They are very excited at the University of Melbourne today.
I mean, wouldn't you be if today was the day you were formally announcing and demonstrating a chip that could transmit five gigabits per second of data over a wireless connection, for a distance of up to 10 meters (abour 32 feet)
The website of Melbourne, Australia's The Age newspaper has the story.
"An entire high-definition movie from a video shop kiosk could be transmitted to a mobile phone in a few seconds, and the phone could then upload the movie to a home computer or screen at the same speed," writes Nick Miller.
The chip's inventor is Melbourne University Prof. Stan Skafidis, who you are looking at, @ the top of this post.
His chip uses only a tiny one-millimeter-wide antenna and less than two watts of power, and would cost less than $10 to manufacture.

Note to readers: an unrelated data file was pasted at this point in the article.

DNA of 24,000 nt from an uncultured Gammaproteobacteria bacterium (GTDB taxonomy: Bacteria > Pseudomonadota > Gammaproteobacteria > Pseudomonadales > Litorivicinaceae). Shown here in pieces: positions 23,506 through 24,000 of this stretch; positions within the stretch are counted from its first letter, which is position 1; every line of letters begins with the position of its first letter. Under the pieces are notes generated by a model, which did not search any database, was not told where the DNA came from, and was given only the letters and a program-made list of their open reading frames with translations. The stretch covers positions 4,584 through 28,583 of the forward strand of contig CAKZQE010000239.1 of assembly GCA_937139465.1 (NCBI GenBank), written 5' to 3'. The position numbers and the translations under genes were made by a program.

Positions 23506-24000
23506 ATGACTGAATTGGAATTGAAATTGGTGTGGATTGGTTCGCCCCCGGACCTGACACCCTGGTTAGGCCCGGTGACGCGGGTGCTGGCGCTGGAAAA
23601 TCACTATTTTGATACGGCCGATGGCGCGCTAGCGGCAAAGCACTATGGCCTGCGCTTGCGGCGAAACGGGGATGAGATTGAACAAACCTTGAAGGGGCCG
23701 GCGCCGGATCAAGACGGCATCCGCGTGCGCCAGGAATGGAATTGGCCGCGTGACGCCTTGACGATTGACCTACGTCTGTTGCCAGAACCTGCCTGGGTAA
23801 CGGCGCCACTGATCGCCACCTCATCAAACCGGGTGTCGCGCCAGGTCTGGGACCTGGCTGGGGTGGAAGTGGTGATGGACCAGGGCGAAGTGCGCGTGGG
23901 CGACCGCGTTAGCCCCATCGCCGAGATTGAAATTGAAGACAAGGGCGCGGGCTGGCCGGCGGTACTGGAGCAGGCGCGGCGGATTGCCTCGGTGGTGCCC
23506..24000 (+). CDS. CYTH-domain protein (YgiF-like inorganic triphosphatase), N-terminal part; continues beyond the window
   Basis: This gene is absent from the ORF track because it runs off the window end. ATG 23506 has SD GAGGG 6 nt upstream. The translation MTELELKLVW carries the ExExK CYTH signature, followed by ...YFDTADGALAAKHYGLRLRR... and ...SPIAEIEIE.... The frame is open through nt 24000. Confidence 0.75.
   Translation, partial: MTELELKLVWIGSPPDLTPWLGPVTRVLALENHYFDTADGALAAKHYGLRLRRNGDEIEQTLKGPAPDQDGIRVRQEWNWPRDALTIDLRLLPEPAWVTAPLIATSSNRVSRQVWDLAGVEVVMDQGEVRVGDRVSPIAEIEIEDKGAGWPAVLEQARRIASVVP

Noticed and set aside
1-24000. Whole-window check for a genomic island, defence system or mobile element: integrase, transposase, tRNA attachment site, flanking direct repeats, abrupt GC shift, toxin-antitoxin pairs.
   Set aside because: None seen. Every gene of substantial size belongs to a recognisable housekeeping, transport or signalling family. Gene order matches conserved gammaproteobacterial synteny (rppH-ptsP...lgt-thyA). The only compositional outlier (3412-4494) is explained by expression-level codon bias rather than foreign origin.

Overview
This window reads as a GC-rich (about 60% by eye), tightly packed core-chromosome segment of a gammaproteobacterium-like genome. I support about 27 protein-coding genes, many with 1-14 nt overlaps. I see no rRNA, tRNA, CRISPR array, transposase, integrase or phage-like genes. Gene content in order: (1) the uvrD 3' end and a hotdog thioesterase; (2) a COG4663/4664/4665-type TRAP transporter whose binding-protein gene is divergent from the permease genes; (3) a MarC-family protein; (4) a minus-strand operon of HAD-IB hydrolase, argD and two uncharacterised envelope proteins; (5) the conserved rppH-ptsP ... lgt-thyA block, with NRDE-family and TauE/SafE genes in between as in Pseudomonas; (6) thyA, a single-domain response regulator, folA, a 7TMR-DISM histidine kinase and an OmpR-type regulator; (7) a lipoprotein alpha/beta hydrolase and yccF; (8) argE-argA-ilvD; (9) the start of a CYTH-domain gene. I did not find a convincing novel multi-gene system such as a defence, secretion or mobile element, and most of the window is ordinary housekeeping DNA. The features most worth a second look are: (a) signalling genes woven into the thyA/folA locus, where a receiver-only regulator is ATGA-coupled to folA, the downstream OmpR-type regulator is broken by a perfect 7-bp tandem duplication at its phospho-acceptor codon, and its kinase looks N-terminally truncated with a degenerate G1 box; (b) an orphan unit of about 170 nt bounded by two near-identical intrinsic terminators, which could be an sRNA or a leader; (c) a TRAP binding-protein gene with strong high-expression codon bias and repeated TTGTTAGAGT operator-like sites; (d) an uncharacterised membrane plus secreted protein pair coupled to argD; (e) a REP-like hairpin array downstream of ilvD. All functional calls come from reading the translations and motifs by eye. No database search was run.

"It uses the 60GHz "millimetre wave" spectrum to transmit the data, which gives it an advantage over WiFi (wireless internet)," Nick writes. "WiFi's part of the spectrum is increasingly crowded, sharing the waves with devices such as cordless phones, which leads to interference and slower speeds. "But the millimetre wave spectrum (30 to 300 GHz) is almost unoccupied, and the new chip is potentially hundreds of times faster than the average home WiFi unit."
Ready for prime time? Or better yet, is prime time ready for it? Perhaps not just yet. I mean, I don't see the necessary imperatives in place yet that would forcibly inject the GiFi chip into devices.
But maybe in a couple of years?